No. That is, not by yourself. The only workaround to bypass the 1 Million per rand rule is to use your spouse’s or partner’s single discretionary allowance to send more funds, although you have to check with the trading platform if this is possible. You can also use your children’s allowance, which is set to ZAR 200,000. However, make sure you consult a professional before you do so.

  8. Can I send more than 10 million Rands off-shore?

    Yes, there are exceptions to the off-shore investment limits. However, to be able to increase your investment allowance, you would have to file an application to the Financial Surveillance Department of the SARB through your bank, along with a Tax Clearance Certificate, and wait for approval before you are allowed to send more money out.

  9. What Forex Leverage Limits are available in South Africa?

    South Africa doesn’t regulate Forex brokers, so they are not imposed any limits on the amount of leverage they can offer. Thus, the leverage you can get will vary from one Forex brokerage to the next, with most offering a standard of 400:1 or 500:1. However, you should also note that the leverage will vary according to your account history, so don’t expect to sign up and get a very high leverage immediately.

  10. What’s the minimal legal age for Forex trading in South Africa?

    As said, there are no specific regulations for Forex trading, but there are ones related to finances. Thus, the legal age is 18, as that’s the age accepted by most Forex brokers and the age that makes you eligible for off-shore money transfers without consent from your parents.

Who Regulates Forex trading in South Africa?

The official regulatory body is South Africa’s Financial Services Board (FSB), which is the financial regulatory agency assigned to overseeing the non-banking financial sector in the country. The agency is independent, much like UK’s FCA or the US NFA, and is a member of the International Organization of Securities Commission. The FSB also regulates South Africa’s biggest stock exchange in Johannesburg.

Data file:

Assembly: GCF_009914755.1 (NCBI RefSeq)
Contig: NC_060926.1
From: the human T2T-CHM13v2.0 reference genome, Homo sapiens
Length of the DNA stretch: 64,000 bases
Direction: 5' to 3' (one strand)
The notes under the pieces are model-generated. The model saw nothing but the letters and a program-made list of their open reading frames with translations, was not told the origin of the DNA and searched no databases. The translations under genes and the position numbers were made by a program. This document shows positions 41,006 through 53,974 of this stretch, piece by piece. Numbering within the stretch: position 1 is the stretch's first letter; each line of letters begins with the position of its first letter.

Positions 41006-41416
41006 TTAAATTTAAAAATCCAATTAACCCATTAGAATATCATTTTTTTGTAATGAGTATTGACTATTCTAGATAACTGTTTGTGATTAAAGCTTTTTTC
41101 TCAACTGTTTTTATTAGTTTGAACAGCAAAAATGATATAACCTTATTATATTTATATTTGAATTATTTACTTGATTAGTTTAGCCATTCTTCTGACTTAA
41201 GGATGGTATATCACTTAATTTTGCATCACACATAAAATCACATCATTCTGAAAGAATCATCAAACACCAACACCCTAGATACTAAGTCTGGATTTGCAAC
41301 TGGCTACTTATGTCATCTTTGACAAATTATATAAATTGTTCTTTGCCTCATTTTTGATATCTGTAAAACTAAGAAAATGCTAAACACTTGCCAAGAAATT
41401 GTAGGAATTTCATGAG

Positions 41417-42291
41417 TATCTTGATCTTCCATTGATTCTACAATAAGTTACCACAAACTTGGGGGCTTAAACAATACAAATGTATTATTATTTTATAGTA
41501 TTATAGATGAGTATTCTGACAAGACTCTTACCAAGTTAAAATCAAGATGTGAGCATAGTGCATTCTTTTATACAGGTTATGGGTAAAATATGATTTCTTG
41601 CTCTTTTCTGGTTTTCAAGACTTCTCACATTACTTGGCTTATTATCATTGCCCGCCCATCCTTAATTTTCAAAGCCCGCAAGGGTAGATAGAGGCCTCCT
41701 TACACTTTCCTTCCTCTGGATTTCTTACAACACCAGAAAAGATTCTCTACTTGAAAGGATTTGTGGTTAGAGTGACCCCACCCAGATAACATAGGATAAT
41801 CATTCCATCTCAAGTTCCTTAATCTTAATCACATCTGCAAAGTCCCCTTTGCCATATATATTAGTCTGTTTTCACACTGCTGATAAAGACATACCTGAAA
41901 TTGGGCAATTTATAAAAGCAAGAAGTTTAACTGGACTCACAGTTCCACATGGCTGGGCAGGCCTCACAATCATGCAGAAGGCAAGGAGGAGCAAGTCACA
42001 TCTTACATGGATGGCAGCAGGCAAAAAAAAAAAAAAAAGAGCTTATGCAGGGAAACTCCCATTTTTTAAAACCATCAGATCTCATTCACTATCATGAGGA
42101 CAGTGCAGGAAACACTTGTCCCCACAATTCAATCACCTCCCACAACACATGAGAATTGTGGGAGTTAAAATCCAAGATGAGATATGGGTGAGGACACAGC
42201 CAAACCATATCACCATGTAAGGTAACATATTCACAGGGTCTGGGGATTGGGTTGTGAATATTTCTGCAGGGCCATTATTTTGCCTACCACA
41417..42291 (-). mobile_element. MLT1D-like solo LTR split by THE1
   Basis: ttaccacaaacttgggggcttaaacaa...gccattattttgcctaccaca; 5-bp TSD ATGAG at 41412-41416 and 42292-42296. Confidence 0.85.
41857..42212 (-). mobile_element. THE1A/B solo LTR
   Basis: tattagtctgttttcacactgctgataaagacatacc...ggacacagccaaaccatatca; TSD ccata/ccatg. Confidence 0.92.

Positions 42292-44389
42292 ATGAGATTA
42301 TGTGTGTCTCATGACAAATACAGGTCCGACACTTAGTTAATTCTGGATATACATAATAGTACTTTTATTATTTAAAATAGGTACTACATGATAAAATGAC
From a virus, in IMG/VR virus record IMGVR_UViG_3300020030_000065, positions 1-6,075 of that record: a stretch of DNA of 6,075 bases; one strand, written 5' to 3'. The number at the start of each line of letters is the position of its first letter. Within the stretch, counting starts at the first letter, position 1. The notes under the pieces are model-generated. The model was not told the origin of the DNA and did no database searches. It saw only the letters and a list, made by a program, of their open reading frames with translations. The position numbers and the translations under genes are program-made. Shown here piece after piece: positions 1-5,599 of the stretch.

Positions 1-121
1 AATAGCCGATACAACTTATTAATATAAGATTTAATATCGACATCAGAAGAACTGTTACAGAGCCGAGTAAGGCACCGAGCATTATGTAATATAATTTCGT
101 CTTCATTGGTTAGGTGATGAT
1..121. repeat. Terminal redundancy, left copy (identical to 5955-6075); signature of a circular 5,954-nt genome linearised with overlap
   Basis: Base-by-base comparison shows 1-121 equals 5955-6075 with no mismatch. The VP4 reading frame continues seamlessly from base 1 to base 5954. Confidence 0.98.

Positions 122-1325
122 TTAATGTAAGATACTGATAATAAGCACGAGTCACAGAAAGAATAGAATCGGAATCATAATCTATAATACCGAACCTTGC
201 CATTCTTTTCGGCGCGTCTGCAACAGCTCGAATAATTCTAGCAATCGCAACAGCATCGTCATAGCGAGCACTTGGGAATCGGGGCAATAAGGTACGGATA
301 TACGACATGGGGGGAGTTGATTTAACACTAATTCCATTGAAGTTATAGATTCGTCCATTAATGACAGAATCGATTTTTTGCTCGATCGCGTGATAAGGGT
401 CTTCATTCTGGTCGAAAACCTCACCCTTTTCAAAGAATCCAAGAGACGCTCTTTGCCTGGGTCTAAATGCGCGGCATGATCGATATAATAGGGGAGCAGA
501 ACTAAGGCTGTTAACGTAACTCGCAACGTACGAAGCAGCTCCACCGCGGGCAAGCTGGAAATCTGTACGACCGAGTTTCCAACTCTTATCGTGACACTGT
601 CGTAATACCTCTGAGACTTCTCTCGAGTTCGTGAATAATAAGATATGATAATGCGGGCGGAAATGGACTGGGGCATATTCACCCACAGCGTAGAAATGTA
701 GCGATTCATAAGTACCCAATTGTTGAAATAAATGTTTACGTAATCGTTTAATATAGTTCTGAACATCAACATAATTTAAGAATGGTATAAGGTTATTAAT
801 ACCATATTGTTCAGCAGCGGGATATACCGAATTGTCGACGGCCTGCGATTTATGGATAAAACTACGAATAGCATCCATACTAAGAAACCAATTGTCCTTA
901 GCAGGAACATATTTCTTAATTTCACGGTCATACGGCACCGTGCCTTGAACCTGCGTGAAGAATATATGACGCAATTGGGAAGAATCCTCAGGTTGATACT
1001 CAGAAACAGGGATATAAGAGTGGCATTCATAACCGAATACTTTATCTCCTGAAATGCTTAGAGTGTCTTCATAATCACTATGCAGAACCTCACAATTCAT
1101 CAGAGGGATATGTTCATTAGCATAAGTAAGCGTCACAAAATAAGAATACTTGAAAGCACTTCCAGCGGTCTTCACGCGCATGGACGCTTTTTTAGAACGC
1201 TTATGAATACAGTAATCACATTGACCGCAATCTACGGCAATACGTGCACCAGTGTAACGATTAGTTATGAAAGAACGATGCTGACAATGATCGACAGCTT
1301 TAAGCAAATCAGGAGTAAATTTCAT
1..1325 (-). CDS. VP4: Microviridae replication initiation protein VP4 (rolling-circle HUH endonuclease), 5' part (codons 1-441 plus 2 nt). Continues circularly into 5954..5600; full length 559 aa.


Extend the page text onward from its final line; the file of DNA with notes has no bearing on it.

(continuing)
However, while there are Forex trading brokers that are licensed by the FSB to be found, they are still very rare. Thus, most trading is done via off-shore platforms, simply because they offer better conditions, like tighter spreads, more payment options, and even account bonuses.

South African Off-Shore Forex Legal Forex Trading Platforms

Most South African traders go for trading platforms licensed by other licensing authorities, the most prominent of which are the European regulatory agencies. The most trusted, and thus popular, agencies, are as follows:

CySec – The Cyprus Securities and Exchange Commission is probably the most common licensing agency that’s behind some of the largest legal Forex trading platforms. They also enjoy a great reputation, since Cyprus, as a member of the EU, has to adhere to EU financial regulation policies.

FCA – UK’s Financial Conduct Authority is an independent agency that regulates financial bodies that provide consumer services throughout the UK. The agency is the successor to the FSA and its licenses are a likewise solid proof of trustworthiness.

ASIC – the Australian Securities and Investments Commission is the regulatory body of Australia that oversees Forex and binary option trading. Licenses from the ASIC are not as common, though they are just as reliable.